Identity Theft Will Ruin Your Credit

Sherry GrazianoI recently spoke with a buyer who was interested in being pre-approved to purchase a new condo. After our initial meeting, we reviewed his credit and to his dismay his credit rating was much lower than anticipated. A further review of his credit revealed several open accounts with balances that he did not recognize. It soon became apparent that someone had “stolen” his identity and had been hard at work fraudulently opening accounts. My buyer needed to work towards clearing these discrepancies before he could obtain a home loan.

After speaking with him, I thought it would be helpful to share some tips that an attorney once passed on to me:

An Attorney’s Advice

 1. The next time you order checks have only your initials (instead of first name) and last name put on them. If someone takes your checkbook, they will not know if you sign your checks with just your initials or your first name, but your bank will know how you sign your checks.

2. Do not sign the back of your credit cards. Instead, put “PHOTO ID REQUIRED.”

3. When you are writing checks to pay on your credit card accounts, DO NOT put the complete account number on the “For” (memo) line. Instead, just put the last four numbers. The credit card company knows the rest of the number, and anyone who might be handling your check as it passes through the check-processing channels will not have access to it.

4. Put your work phone number on your checks instead of your home number. If you have a PO Box, use that instead of your home address. If you do not have a PO Box, use your work address. Never have your Social Security number printed on your checks. You can add it if it is necessary.

5. Place the contents of your wallet on a photocopy machine. Do both sides of each license, credit card, etc. You will know what you had in your wallet and all of the account numbers and phone numbers to call and cancel. Keep the photocopy in a safe place. Also carry a photocopy of your passport when traveling either here or abroad. It will help in having it replaced and in proving your identity.

6. When you check out of a hotel that uses cards for keys (and they all seem to do that now), do not turn the “keys” in. Take them with you and destroy them. Those little cards have on them all of the information you gave the hotel, including address and credit card numbers and expiration dates. Someone with a card reader, or employee of the hotel, can access all that information with no problem whatsoever.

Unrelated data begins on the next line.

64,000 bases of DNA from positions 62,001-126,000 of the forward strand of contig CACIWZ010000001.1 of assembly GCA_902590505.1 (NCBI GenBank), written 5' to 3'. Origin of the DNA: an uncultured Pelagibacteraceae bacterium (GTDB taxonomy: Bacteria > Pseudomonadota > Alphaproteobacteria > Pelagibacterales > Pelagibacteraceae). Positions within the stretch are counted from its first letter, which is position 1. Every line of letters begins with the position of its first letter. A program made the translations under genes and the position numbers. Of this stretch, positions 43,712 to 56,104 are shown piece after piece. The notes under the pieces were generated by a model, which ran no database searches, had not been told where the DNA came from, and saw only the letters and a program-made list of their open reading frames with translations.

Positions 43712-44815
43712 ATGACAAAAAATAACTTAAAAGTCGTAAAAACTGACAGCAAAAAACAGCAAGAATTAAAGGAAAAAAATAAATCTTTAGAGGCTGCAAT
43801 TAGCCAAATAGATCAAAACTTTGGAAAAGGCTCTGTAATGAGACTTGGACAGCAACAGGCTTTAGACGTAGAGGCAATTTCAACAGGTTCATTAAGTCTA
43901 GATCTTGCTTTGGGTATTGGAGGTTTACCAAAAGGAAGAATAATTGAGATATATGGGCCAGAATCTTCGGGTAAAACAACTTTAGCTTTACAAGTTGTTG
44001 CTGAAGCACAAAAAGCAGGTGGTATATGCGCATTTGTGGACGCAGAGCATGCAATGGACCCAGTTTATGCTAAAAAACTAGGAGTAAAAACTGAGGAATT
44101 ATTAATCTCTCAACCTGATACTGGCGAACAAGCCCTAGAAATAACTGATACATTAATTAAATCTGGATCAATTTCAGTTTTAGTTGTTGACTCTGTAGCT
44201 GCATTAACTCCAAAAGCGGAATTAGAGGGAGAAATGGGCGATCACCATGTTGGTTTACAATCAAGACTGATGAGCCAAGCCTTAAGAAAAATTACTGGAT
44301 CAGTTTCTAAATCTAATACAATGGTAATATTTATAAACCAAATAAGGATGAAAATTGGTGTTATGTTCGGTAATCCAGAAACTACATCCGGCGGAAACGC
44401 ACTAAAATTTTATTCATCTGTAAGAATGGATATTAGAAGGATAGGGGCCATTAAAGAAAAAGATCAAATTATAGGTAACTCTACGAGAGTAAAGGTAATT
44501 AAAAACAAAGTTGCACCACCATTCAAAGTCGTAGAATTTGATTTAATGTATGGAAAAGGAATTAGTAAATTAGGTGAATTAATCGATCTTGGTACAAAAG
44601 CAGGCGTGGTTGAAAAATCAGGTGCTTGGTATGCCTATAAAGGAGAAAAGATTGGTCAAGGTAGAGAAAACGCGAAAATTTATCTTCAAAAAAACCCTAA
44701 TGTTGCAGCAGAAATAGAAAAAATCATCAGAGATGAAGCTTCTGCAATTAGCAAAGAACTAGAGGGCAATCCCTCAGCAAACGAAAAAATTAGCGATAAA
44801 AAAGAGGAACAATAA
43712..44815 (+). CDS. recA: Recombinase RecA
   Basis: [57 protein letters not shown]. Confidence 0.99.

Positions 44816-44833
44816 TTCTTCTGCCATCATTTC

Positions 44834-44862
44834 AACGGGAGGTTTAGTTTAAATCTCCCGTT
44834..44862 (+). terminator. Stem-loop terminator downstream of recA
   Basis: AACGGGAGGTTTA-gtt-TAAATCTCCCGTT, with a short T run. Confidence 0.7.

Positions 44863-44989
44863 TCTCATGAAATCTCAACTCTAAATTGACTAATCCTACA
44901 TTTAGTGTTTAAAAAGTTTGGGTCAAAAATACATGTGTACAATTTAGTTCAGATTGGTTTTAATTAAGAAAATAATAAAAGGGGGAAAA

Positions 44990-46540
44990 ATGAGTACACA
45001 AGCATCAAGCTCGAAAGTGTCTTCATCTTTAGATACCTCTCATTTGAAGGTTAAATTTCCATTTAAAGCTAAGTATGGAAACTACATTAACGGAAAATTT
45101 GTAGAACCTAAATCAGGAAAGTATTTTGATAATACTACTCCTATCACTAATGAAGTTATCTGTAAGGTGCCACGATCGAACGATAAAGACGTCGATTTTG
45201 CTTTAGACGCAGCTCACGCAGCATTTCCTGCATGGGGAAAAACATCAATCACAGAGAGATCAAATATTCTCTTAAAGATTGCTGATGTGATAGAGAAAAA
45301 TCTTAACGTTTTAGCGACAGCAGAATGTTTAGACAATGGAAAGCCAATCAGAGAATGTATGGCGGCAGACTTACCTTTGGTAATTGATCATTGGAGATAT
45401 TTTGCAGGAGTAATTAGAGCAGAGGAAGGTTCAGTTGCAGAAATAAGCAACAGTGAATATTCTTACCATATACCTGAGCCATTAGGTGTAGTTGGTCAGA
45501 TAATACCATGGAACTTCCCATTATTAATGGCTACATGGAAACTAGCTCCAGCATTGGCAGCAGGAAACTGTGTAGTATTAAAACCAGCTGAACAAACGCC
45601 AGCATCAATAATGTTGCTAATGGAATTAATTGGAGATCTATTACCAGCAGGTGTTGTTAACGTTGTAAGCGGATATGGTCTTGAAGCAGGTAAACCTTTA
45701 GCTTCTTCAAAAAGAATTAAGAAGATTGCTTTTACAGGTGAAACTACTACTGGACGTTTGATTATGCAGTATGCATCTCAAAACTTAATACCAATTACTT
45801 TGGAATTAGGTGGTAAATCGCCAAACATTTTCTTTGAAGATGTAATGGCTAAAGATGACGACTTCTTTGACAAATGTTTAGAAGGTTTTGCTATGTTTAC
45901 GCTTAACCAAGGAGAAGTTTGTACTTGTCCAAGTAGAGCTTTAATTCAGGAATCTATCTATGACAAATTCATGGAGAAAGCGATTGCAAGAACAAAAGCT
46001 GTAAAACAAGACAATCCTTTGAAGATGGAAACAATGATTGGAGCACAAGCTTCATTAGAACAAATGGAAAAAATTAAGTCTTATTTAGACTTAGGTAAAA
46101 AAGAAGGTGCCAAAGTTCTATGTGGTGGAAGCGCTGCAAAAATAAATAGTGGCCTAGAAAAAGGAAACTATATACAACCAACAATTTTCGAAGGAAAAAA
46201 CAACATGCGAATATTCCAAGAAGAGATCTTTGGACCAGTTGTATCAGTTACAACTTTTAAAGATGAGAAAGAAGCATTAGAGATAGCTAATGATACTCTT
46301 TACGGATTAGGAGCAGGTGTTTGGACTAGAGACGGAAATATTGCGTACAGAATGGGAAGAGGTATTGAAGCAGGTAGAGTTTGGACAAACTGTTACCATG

According to this attorney, he has first hand knowledge of these issues because he had his wallet stolen. He claims within a week, the thieve(s) ordered an expensive monthly cell phone package, applied for a VISA credit card, had a credit line approved to buy a Gateway computer and received a PIN number from DMV to change his driving record information online. Here is some critical information to limit the damage, in case this happens to you or someone you know:

1. We have all been told we should cancel our credit cards immediately. The key is having the toll-free numbers and your card numbers handy so you know whom to call. Keep those where you can find them.

2. File a police report immediately in the jurisdiction where your credit cards, etc., were stolen. This proves to credit providers you were diligent, and this is a first step toward an investigation (if there ever is one). However, here is what is perhaps most important of all (I never even thought to do this):

3. Call the three national credit reporting organizations immediately to place a fraud alert on your name and Social Security number. I had never heard of doing that until advised by a bank that called to tell me an application for credit was made over the Internet in my name. The alert means any company that checks your credit knows your information was stolen, and they have to contact you by phone to authorize new credit. By the time my friend was advised to do this, almost two weeks after the theft, the damage had already been done. There are records of all the credit checks initiated by the thieves’ purchases, none of which I knew about before placing the alert. Since then, no additional damage has been done, and the thieves threw my wallet away this weekend (someone turned it in). It seems to have stopped them dead in their tracks.

Now, here are the numbers you always need to contact about your wallet and contents being stolen:

1.) Equifax: 1-800-525-6285
2.) Experian (formerly TRW): 1-888-397-3742
3.) Trans Union: 1-800-680-7289
4.) Social Security Administration (fraud line): 1-800-269-0271

Take care – and stay smart!

Sherry Graziano is a Mortgage Advisor for Coldwell Banker Home Loans and has been assisting buyers for over 5 years with condo purchases. She currently specializes in condo mortgages. Sherry is also a licensed Florida real estate agent.

http://sherrygraziano.coldwellbankerhomeloans.com/

3 Comments

  1. Credit cards are not valid unless signed. Those who use unsigned credit cards risk losing the zero fraud liability that is attached to their credit cards. “See ID” is not a valid signature.

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